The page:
Worms Crazy Golf, a strange Worms experiment
I've had some casual fun with the Worms games in the past. I've also had some fun with non-simulation golf games before. Combine those two concepts, and I should have a good time, right?
It's possible to get a hole in one on every single hole, not as a rare random occurrence but as a fairly controlled event if you use the items effectively. It feels weird to say that I've "solved" a Worms game, let alone "solved" a golf game, and I'm going to feel like a real asshole when I get a chance to play against a friend and I totally crush him because the levels aren't random and there is basically a "right" way to approach them.
To play the game, you choose a club, choose which item will be active (only one item per stroke), then you aim your shot like you would any other Worms game. Once you've hit the ball and it's soaring through the air, you can give the ball clockwise or counterclockwise spin (resulting in it tending right or left, respectively), and activate/deactivate your item by hitting the space bar.
Some of the early holes are quite wide and feel like golf, while most of the later holes are more vertical and feel like pinball, with your ball bouncing around while you desperately make it ricochet where you want it to go. Aside from the first couple tutorial holes, most of the holes in the game contain all manner of magnets, reverse magnets, grazing sheep, bats, cannons, gondolas, teleporters; many of these obstacles are similar to pinball bumpers and other pinball mechanisms, moving your ball around long after you've manually hit it yourself. These obstacles are all introduced in the first course, and the three courses that follow do not contain any new or unique obstacles. A few of those objects change in appearance depending on the course (gondolas, teleporters), but most do not.
The 4 courses are visually different (the themes are Britain, Pirate, Graveyard, and Carnival), but are otherwise indistinguishable. The terrain of the holes will sometimes be appropriately shaped to suit the theme, for example Graveyard holes have terrain shaped like a gravestone, or dead-looking trees, or a big outstretched skeletal hand (pray your ball does not land between the fingers), but those are perhaps 10% of the mass in the level, and the rest is your standard Worms caves/rolling hills and water beneath the stage.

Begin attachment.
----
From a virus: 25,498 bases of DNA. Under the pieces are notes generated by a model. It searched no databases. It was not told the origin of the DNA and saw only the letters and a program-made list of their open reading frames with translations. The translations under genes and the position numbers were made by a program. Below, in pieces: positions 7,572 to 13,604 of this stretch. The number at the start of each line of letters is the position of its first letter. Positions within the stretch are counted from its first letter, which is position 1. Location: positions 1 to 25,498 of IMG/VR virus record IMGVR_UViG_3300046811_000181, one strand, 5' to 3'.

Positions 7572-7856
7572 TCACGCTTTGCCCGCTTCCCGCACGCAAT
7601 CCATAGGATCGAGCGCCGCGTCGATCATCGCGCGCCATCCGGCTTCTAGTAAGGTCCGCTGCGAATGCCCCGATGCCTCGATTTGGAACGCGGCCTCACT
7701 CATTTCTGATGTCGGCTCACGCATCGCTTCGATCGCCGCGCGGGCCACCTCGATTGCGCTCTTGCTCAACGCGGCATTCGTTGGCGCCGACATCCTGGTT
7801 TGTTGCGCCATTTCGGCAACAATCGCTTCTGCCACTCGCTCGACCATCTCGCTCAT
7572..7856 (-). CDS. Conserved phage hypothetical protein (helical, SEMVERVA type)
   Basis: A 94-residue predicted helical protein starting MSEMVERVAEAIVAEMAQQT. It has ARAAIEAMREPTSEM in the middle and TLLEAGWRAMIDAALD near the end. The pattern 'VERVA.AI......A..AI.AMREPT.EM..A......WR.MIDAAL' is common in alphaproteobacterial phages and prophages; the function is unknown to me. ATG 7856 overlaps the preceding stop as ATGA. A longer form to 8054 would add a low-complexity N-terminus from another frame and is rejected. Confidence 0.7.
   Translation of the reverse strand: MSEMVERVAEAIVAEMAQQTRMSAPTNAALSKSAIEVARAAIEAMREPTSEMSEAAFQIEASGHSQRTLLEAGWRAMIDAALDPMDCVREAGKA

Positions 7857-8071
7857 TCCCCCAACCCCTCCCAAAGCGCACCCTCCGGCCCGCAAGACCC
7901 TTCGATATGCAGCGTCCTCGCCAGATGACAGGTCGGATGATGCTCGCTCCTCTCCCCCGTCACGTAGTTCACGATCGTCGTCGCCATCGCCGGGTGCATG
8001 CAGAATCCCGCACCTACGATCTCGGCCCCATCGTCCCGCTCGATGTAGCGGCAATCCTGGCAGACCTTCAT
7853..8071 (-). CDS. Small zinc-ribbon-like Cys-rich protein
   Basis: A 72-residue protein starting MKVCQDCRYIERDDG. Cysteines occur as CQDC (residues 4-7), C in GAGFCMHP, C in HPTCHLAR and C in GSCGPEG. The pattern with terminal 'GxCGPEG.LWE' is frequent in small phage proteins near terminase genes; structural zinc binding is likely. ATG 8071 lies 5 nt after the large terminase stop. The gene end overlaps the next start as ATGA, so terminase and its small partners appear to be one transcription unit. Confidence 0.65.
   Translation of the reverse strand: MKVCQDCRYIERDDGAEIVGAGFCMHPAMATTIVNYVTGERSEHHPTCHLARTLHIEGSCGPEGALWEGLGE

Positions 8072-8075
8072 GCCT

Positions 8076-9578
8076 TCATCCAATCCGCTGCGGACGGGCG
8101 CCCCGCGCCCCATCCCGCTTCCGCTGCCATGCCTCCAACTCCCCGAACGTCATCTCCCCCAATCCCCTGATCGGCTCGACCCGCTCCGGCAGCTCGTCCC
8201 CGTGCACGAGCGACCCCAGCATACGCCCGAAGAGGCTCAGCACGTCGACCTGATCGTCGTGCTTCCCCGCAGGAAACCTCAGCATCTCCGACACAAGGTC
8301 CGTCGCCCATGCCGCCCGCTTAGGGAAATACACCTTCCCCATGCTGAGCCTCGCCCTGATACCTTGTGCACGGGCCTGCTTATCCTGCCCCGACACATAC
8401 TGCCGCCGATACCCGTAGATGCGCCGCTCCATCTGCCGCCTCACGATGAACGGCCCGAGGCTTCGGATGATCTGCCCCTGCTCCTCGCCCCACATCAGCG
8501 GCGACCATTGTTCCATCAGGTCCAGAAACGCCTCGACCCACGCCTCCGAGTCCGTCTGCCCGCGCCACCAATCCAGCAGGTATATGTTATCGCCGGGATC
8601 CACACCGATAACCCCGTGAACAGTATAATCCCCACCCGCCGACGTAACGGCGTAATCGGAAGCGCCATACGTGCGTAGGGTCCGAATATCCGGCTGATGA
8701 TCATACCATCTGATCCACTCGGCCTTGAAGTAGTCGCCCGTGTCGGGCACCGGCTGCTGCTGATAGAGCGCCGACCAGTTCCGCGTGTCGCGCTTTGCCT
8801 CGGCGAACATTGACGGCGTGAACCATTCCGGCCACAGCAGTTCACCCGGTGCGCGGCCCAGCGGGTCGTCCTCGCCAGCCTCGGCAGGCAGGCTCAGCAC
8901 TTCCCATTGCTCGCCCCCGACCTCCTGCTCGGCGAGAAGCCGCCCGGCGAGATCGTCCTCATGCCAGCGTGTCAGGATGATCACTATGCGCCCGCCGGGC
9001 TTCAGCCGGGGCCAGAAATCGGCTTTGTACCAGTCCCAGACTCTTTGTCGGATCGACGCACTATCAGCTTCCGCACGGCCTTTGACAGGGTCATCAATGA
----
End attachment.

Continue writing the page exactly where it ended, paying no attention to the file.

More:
None of the courses seem designed to encourage the player to use a particular item or style of play. Each course has a slightly higher average difficulty than the last, but I mean that in the most minimal sense possible.
Throughout the game, there are just two types of levels. The first type is the open level, which is easy because you can just drive the ball really hard then abuse the in-air spin control/Parachute item/Reverse Gravity item to guide the descent of the ball to land directly in the hole. The second type is the enclosed level that is pinball-like and sometimes akin to an elaborate cave system, which is harder because there are many surfaces to hit, causing your ball to lose momentum or bounce somewhere you don't want, thus requiring much greater finesse in your use of items. I got no sense that the challenge was ramping up or down as I neared the end of each course, as those two types of holes are distributed seemingly at random throughout each course.
The impression all of that gives is that the courses are only superficially different, and that you've seen all the game has to offer well before you've played all 72 holes in the game.
Except the game insures that you certainly haven't seen all that it has to offer. When you first boot up the game, you don't have access to a single gameplay item, cosmetic item, or any of the alternate clubs with rebalanced stats. This is true in both singleplayer and multiplayer - in fact, there is no way to unlock any of those things through multiplayer.